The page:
Abstract: Telephone Exchange: WATS, Direct-Response Selling, and the Marketization of the American Telephone, 1960-1973

Richard K. Popp

Abstract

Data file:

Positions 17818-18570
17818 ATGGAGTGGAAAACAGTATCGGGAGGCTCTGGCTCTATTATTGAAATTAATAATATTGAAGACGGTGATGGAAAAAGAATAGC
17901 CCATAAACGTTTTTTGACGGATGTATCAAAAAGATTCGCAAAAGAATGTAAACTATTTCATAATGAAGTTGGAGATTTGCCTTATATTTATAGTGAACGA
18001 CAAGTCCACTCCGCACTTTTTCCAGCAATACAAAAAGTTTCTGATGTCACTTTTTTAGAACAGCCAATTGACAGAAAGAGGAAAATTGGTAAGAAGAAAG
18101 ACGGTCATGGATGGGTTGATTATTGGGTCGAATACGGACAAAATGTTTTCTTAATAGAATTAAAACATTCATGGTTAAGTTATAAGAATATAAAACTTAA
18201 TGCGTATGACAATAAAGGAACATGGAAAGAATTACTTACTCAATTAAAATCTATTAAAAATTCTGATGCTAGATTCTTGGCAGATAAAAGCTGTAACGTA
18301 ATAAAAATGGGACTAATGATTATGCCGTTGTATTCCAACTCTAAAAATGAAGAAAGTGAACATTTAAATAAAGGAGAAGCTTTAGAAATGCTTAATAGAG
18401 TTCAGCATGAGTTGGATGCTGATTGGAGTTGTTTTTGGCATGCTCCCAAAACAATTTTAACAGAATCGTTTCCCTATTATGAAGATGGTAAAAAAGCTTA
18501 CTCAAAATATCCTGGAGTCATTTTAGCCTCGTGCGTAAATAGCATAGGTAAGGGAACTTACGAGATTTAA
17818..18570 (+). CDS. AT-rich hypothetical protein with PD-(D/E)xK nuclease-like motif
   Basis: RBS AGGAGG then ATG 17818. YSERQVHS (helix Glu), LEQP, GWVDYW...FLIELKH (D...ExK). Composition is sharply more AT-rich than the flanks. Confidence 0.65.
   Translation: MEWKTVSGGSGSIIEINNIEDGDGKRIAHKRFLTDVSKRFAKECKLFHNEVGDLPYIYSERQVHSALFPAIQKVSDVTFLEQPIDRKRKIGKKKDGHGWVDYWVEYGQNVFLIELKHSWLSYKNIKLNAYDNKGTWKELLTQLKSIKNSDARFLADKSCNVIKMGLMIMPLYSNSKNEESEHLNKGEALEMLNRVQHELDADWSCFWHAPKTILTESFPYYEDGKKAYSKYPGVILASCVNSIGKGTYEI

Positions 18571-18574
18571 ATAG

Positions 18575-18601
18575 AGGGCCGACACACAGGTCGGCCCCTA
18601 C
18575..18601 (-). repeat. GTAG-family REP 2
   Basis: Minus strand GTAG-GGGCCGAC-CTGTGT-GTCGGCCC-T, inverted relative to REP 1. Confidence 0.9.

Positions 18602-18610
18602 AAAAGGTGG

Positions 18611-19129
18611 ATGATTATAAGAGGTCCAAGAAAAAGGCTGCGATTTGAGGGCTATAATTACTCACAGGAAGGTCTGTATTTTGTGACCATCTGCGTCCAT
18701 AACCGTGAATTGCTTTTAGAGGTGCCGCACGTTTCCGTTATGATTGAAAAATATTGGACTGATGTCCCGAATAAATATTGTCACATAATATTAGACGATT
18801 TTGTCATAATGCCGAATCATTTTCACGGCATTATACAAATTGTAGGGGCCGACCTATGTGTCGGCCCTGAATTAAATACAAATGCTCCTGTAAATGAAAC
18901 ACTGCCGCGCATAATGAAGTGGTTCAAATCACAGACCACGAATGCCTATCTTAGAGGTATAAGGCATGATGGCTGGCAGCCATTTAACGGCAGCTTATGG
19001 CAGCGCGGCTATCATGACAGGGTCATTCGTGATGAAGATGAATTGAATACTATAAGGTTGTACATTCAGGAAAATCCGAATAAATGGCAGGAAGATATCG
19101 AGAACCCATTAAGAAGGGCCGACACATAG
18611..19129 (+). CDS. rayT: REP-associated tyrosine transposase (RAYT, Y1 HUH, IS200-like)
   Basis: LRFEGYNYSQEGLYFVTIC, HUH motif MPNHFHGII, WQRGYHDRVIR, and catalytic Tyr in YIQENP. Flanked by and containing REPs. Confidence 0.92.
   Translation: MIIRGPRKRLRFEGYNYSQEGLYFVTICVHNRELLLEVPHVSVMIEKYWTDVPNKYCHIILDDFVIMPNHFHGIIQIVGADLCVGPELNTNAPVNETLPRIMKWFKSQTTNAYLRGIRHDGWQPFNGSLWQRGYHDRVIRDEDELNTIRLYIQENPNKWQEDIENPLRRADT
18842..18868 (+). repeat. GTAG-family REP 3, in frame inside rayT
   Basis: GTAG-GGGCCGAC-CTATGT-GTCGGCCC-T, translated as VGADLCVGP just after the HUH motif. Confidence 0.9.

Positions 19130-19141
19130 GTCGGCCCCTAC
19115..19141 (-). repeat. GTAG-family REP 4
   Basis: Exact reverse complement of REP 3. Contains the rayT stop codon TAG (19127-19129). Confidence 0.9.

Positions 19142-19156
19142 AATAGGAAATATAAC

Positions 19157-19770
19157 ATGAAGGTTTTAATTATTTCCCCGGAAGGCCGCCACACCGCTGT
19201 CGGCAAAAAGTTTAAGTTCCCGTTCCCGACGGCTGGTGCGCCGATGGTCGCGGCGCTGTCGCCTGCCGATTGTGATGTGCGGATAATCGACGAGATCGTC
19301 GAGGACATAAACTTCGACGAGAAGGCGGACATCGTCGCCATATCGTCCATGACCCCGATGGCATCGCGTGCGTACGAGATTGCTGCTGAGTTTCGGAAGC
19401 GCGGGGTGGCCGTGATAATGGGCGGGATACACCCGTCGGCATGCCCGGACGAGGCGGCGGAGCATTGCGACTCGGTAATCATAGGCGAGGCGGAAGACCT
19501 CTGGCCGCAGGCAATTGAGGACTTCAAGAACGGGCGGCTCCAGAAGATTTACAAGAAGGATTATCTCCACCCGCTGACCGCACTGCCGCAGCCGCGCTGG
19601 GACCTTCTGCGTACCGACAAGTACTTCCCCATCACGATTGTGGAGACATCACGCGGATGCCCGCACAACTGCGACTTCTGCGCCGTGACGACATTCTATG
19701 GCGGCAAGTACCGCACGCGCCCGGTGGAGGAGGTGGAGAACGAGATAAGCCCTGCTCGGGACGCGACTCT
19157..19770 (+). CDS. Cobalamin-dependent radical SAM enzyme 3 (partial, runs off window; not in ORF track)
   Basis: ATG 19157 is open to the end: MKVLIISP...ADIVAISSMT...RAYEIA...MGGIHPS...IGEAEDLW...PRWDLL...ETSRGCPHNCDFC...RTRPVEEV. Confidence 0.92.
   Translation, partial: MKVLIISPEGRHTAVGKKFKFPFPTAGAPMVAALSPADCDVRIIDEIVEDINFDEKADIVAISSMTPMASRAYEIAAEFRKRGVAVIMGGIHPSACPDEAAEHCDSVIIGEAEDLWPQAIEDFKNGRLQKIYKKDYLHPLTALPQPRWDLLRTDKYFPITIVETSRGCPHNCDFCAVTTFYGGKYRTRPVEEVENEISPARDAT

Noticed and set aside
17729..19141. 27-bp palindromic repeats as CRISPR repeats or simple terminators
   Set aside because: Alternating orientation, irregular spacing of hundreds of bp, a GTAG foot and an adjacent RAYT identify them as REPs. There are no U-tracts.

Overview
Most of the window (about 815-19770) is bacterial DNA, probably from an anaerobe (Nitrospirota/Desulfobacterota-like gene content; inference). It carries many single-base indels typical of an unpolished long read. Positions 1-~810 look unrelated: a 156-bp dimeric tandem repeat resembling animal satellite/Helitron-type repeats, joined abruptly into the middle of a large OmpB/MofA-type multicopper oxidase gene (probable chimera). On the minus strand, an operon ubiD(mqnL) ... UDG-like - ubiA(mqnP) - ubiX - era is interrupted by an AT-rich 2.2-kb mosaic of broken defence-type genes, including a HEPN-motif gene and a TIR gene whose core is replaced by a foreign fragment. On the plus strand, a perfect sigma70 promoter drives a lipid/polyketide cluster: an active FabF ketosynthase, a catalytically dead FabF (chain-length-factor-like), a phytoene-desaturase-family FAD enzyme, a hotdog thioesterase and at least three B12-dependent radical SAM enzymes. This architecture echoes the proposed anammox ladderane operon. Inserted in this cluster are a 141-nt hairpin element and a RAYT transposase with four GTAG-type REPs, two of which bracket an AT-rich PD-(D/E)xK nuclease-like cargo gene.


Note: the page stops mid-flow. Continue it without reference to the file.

In 1967, the Chicago mail-order house Alden's took out a sprawling fifteen-page advertisement in the Saturday Evening Post to promote its newly unveiled ''jet phone system,'' a novel service that allowed shoppers to call in orders free of charge. Also that year, the Campaign Communications Institute set up shop in New York City to sell campaign services to political candidates. Among the firm's most popular products were its computerized calling programs, and before long CCI was marketing these services to more traditional merchandisers. Both ventures were outgrowths of an ambitious initiative launched by AT&T in 1961: Wide Area Telephone Service (WATS). Designed to stimulate greater use of the telephone in sales and marketing, the program initially allowed subscribers to place an unlimited number of long-distance calls for a flat fee. In 1967, In-WATS was added to reverse the flow, allowing callers to dial a subscriber's line toll free. WATS was wildly popular with businesses and by 1973 amounted to a more than $750 million trade for the Bell System. By that point ''junk calls'' and ''800'' numbers were highly familiar—in the case of the former, perhaps all too familiar—features of the consumer landscape. In short, WATS gave rise to modern telemarketing and phone-based shopping, in the process imbuing the nation's telecommunication infrastructure with the topsy-turvy dynamics of marketplace exchange. Drawing on industry reports, trade news, and archival records, this paper will explore the rise of WATS-based selling initiatives in the 1960s and early 1970s. In doing so, we can see how the lines between state and market were increasingly blurred as U.S. communication infrastructure was recast from pseudo-public utility to ''postindustrial'' entrepreneurial resource. Moreover, we can better understand the place of direct-response systems within the information infrastructures, logistical networks, and business cultures remaking consumer capitalism at the time.